This second case builds the array in the stack, rather than the heap - this means that this second example does not need to be freed, while the first does. In general, we're avoiding this in our class (it's called "static allocation"), but for C strings it's too common to step around. You'll also see:

char aString[20];

which builds an array of 20 chars in the stack, pointed to by a char* aString. Again, you can technically build arrays in the stack like this for any type but it's exceedingly common with strings, which tend to be short, and so people put them in the stack, so they don't have to free them.

Once you've allocated space for some chars, your pointer can be used with scanf to read in strings from the user:

char aString[20];
scanf("%s",aString);

or

char* aString = malloc( 20*sizeof(char) );
scanf("%s",aString);

As with cin, the string will be read in until whitespace - here, you have to be careful to have allocated enough space for the string you'll be reading in!

The string.h library provides a wide variety of useful string functions.

## Reading from files

Again, very superficial differences. First, you make a pointer to a FILE using fopen, which accepts two C strings as arguments, the first of which is a filename, and the second is a mode (detailed here). After doing this, you can use fscanf or fprintf just like you would scanf and printf. So, to open a file and read an integer:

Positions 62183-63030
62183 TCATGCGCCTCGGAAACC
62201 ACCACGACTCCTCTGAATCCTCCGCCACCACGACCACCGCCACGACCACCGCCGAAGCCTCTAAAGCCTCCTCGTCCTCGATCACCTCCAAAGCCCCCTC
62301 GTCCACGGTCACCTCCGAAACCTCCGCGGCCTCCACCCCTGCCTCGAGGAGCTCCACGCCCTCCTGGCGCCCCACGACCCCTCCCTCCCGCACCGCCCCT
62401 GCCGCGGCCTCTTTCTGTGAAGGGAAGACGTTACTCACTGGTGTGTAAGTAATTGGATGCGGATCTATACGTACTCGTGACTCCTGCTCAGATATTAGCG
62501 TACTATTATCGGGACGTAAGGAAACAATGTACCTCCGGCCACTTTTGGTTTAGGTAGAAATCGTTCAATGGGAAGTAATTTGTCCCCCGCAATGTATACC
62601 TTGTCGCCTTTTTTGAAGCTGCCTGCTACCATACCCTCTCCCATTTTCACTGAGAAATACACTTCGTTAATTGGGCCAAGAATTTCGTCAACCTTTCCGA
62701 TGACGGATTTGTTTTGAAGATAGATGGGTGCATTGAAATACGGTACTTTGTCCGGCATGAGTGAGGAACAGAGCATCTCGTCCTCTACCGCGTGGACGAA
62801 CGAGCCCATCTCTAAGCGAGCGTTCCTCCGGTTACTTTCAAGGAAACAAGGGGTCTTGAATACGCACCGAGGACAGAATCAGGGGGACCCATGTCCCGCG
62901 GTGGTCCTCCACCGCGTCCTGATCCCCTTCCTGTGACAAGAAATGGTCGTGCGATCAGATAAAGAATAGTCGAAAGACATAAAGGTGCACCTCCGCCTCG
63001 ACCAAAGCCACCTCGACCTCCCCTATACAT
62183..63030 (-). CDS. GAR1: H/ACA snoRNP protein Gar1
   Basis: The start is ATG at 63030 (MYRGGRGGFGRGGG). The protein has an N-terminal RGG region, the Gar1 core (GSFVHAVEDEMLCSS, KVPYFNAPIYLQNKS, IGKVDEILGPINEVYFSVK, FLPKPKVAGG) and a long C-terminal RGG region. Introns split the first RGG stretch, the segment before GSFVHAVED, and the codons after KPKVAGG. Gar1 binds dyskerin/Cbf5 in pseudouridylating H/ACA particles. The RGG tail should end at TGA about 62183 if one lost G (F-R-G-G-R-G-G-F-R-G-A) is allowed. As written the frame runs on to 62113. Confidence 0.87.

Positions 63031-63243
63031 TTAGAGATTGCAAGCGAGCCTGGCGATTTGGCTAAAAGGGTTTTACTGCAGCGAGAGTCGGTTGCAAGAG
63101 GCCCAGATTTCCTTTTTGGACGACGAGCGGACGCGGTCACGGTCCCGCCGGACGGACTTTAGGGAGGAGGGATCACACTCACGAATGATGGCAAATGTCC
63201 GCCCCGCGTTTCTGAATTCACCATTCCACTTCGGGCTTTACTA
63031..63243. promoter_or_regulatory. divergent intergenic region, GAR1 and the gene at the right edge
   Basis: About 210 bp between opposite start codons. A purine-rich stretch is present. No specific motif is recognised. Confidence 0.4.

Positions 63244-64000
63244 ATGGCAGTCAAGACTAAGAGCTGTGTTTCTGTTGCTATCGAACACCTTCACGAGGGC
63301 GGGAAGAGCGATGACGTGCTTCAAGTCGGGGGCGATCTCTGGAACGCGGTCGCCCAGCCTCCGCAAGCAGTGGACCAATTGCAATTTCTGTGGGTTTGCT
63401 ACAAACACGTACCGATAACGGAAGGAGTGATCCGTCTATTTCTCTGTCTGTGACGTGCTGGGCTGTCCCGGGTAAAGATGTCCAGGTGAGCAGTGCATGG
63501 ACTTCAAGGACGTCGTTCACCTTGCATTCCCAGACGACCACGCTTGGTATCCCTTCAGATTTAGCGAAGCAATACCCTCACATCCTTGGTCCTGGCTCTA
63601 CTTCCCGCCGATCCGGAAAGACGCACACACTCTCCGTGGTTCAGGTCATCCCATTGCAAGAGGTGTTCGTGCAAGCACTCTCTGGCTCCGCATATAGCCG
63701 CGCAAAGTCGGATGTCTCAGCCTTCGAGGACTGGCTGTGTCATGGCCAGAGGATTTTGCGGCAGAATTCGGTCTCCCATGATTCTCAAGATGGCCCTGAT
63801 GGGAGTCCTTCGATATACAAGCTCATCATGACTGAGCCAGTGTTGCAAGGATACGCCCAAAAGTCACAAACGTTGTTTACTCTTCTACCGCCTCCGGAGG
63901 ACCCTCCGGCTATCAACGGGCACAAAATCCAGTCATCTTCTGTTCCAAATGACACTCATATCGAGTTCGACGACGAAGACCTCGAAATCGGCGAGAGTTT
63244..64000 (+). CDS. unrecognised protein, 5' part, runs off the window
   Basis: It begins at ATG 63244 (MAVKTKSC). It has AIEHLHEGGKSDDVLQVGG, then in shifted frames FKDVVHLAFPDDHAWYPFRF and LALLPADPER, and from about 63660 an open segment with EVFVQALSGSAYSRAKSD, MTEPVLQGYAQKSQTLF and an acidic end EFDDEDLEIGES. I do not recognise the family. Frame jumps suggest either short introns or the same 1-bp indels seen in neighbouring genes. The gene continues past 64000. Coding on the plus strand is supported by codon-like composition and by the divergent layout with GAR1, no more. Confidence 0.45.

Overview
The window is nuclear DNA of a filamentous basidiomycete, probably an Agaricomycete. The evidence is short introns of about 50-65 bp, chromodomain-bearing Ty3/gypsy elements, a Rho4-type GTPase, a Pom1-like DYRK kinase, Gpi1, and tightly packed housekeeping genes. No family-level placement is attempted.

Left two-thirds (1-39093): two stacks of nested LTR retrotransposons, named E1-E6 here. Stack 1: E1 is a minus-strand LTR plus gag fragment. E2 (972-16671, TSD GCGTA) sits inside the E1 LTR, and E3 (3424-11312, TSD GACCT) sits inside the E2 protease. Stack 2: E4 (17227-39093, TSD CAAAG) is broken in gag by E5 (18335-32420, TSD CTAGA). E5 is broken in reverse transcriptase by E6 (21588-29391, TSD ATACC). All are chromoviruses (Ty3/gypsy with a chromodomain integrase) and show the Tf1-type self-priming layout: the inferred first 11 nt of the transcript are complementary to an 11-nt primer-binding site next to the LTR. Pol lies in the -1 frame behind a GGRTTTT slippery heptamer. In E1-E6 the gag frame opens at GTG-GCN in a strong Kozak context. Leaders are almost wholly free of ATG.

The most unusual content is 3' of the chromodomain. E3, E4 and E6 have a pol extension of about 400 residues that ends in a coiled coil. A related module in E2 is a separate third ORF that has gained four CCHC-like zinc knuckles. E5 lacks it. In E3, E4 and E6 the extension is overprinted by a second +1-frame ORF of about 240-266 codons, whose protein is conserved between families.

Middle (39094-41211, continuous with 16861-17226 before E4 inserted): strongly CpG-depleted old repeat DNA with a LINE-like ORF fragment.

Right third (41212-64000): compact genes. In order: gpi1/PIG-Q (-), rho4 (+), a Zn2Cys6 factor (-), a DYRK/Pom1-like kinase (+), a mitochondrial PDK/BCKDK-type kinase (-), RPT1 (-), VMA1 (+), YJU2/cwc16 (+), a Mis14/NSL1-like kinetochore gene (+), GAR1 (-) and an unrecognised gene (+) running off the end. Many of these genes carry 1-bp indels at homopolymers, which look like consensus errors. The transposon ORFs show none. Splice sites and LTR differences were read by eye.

FILE* fin = fopen("someFile.txt","r");
int theInt;
int* theIntPtr = &theInt;
fscanf(fin, "%d", theIntPtr);

## The assignment

In this assignment, we'll be working with ISBN (International Standard Book Number) numbers, a special code printed on the books of most countries.

The ISBN-10 code (there's also an ISBN-13) consists of 9 digits followed by a tenth check symbol. This check symbol serves to detect errors if some of the 9 digits are improper. The algorithm relating the digits to the check symbol begins by summing the first digit plus 2 times the second digit plus 3 times the third, and ultimately 9 times the ninth digit. Then compute the remainder of this sum divided by 11. If this remainder is 10 then the check symbol is "X" (or "x"), otherwise the check symbol is the remainder.

This file contains two files, ISBNOnly.txt and BX-Books-Treated.csv. Look at BX-Books-Treated.csv first. This file contains the ISBNs, Title, Authors, Publishing year, and Publishing Company for 270,876 books, separated by semicolons. ISBNOnly.txt contains the same, but only the ISBNs.

Some of these ISBNs are wrong. I'd like to know which ones.

For part 1 (85/100), write a program called part1.c which reads in from ISBNOnly.txt and outputs the incorrect ISBNs within the file. You may use the fact that we know there are 270,876 lines in the file. As part of this, you should create two functions with the following prototypes:

int* strToInt(char*);
int valid(char*);

strToInt takes in a 10-character string (an ISBN), and turns it into an array of integers. valid takes in a 10-character string (an ISBN) and returns 1 if it is a valid ISBN and 0 otherwise (you'll likely want to use strToInt within this function).

There are 7 incorrect ISBNs.

For part 2, do the same in a file called part2.c, but using BX-Books-Treated.csv. This should output the ISBN, the title, and the author of the books with incorrect ISBNs. For this, you'll likely want to check out the available string functions in string.h to do things like concatenation and checking equality (as + and == don't work for arrays).